Pour la troisième année consécutive, l’Institut national d’histoire de l’art, la Villa Finaly et le Kunsthistorisches Institut in Florenz – Max-Planck-Institut vont attribuer deux bourses de recherches de niveau postdoctoral nécessitant l’accès aux institutions florentines.
Ces bourses sont destinées aux chercheurs en histoire de l’art, français ou étrangers, souhaitant se rendre à Florence pour y effectuer une recherche dans les institutions locales. Les candidats doivent être titulaires d’un doctorat ou être conservateurs du patrimoine.
Le montant de la bourse, revalorisée en 2019, s’élève à 3000 €. Les lauréats sont logés à la Villa Finaly pour une durée à déterminer (participation de 25 € par jour au titre des frais d’entretien, en sus de la taxe de séjour de la ville de 3€ par nuit et par personne dans une limite de 7 nuitées consécutives). La Villa ne peut recevoir les boursiers qu’entre le 7 janvier et le 31 mars ou entre le 1er novembre et le 15 décembre.
Commission de sélection La commission de sélection est composée d’un représentant de l’INHA, d’un représentant de la Villa Finaly, d’un membre en provenance des Universités de Paris (la Villa Finaly est la propriété des universités de Paris), d’un représentant du Kunsthistorisches Institut in Florenz et d’une personnalité extérieure choisie conjointement et d’un commun accord. La commission se réunit une fois par an pour choisir les lauréats de l’année suivante.
Dossier de candidature Les dossiers de candidature pour la sélection 2021 doivent être déposés en ligne sur la plateforme de l’INHA (https://candidature.inha.fr/) au plus tard le 5 avril 2020 avant minuit. Seules les candidatures déposées en ligne sur la plateforme de l’INHA seront prises en compte.
Le dossier (en français ou en anglais) doit comprendre :
1. Une lettre de candidature adressée au directeur général de l’INHA et à la directrice de la Villa Finaly
2. Un curriculum vitae
3. Un programme de travail détaillé (4 pages maximum) en langue française ou anglaise comprenant:
– une présentation générale de la recherche;
– le sujet particulier nécessitant la présence du candidat à Florence;
– les institutions de recherche où se trouvent la documentation et les archives à consulter;
– un développement concernant la valorisation de cette recherche par le biais d’une conférence, d’un séminaire, l’établissement d’un partenariat avec des institutions de recherche sur place ou ailleurs, sera, particulièrement apprécié.
4. Une attestation d’une personnalité scientifique appuyant la candidature.
5. La fiche de renseignements dûment remplie (https://www.inha.fr/_attachments/bourses-klein-2021-article/Fiche_renseignement_Bourse Robert Klein.doc?download=true).
Contacts Pour plus d’informations, contactez le secrétariat du Département des études et de la recherche de l’INHA au 01 47 03 85 81 ou à l’adresse email@example.com.
FURTHER INFORMATION Web: http://www.khi.fi.it Newsletter: http://www.khi.fi.it/newsletter Facebook: https://www.facebook.com/khiflorenz Twitter: https://twitter.com/khiflorenz Video: https://vimeo.com/khiflorenz
Thursday, 14th of May 2020 in Rotterdam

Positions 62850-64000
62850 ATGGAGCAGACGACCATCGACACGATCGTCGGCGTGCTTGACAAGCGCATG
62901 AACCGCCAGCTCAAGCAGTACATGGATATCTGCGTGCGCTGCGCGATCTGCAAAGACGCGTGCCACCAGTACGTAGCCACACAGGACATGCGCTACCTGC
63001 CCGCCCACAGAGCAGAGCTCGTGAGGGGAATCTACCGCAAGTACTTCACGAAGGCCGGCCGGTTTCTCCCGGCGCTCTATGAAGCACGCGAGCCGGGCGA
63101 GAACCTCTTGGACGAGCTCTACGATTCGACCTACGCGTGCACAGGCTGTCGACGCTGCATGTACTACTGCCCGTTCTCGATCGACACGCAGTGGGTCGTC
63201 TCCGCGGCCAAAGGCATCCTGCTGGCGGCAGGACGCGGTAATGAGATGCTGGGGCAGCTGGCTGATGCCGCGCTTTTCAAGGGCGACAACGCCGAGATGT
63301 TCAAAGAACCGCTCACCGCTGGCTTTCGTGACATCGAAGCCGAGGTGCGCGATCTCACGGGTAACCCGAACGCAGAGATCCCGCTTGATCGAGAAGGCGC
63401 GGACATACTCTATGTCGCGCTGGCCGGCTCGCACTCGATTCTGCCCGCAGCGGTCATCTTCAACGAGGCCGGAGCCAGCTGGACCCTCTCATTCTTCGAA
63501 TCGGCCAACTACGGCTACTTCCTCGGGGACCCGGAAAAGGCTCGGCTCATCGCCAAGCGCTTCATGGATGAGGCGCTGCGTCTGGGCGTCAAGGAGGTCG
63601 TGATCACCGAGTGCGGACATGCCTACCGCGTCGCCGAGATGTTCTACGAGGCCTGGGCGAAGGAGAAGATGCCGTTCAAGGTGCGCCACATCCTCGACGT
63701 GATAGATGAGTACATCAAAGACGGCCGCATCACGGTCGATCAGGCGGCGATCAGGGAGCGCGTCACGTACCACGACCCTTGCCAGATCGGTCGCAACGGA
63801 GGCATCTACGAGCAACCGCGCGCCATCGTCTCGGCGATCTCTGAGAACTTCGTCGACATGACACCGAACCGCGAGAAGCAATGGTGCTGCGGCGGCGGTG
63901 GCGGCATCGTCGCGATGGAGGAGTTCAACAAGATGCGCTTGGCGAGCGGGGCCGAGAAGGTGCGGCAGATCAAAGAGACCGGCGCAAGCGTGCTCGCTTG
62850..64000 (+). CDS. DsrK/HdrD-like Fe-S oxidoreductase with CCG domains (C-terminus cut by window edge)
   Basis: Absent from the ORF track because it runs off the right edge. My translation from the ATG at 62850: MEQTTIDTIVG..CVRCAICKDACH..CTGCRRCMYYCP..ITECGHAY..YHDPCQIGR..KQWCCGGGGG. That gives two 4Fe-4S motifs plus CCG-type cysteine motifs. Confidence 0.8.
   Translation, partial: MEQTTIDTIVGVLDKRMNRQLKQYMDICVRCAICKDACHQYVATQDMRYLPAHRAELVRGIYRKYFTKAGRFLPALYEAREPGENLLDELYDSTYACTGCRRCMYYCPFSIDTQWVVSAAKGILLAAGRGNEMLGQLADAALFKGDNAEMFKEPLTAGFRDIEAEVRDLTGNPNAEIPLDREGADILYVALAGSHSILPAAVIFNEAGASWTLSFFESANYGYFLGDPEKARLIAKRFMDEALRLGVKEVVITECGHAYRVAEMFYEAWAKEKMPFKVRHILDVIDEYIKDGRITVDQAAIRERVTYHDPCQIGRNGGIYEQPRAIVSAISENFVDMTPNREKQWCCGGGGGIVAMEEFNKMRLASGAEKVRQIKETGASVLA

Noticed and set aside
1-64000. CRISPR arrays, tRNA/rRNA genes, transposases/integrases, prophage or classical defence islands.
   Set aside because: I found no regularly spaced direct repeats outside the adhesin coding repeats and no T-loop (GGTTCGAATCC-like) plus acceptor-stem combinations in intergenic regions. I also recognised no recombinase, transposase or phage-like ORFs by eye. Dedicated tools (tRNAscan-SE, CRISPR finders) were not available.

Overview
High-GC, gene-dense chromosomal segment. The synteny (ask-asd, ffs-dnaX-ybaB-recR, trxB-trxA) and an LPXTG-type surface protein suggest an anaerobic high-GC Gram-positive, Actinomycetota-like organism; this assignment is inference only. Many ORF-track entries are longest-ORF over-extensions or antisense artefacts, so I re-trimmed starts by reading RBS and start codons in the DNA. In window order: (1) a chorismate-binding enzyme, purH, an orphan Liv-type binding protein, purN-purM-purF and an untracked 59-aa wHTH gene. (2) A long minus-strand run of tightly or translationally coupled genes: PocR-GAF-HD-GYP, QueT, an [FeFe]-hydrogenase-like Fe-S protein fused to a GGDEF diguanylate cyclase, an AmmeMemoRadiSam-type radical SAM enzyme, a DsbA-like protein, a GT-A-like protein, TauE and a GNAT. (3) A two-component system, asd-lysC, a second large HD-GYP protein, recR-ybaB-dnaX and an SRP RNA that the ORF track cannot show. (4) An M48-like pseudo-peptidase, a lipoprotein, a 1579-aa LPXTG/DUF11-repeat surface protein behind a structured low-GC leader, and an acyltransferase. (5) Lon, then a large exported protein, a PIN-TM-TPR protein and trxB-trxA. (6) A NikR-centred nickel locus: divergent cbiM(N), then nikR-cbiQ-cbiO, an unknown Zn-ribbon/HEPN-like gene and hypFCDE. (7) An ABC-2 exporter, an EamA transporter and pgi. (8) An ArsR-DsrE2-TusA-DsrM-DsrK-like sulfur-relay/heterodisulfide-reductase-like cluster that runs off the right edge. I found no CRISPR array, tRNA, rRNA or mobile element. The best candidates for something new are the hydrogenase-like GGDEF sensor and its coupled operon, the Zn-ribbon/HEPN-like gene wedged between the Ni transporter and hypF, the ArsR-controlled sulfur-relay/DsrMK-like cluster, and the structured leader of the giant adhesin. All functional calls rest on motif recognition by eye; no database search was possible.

‘What do Deleuze and Guattari have to say about economics and the economy? After the last financial crisis — and in expectation of the next ? issues concerning financialisation, mounting debts, fluctuating markets, and inequality remain as vexing as they were in the 70s and 80s. While Deleuze & Guattari might have hesitated to speak of ?the? economy, there can be little doubt that they would have much to say to the discursive formation that does employ this substantive. The argument raised in Anti-Oedipus against an economy isolated from material, affective, moral and political orders remains valid and valuable today and many strains of their analysis are echoed in contemporary developments (cryptocurrencies, precarisation, the issue of debt).
It is for this reason that we welcome abstracts of 500 words on the relation of the oeuvre of Deleuze and Guattari to the issue of ?the economy?. The deadline is the 15th of March, 2020. Topic suggestions include:
? The role — or roles — of money in Anti-Oedipus, A Thousand Plateaus or other works
? The distinction theft/gift/debt and exchange
? The relation between finance and desire, affects and morality
? Deterritorialisation, markets and financialisation
? The relation between markets and the State
? Analysis of contemporary developments such as the debt crisis, cashless economy,
Abstracts may be sent to ?firstname.lastname@example.org
Propose an artwork, workshop or provocation Work with us. Join the Control Shift Network
Control Shift is a new media arts programme coming to Bristol (UK) in June 2020 exploring creative and critical approaches to technology, rooted in embodiment and materiality. https://www.control-shift.network/
We are looking for artworks, workshops, and provocations from local and international contributors.
Fees up to £500 plus additional production budget, travel, expenses and access bursaries.
How to apply: To apply please follow our online call. https://www.control-shift.network/call/ Deadline is March 15th.
Contact: If you would like any further information about this project or have any questions, please contact Martha King email@example.com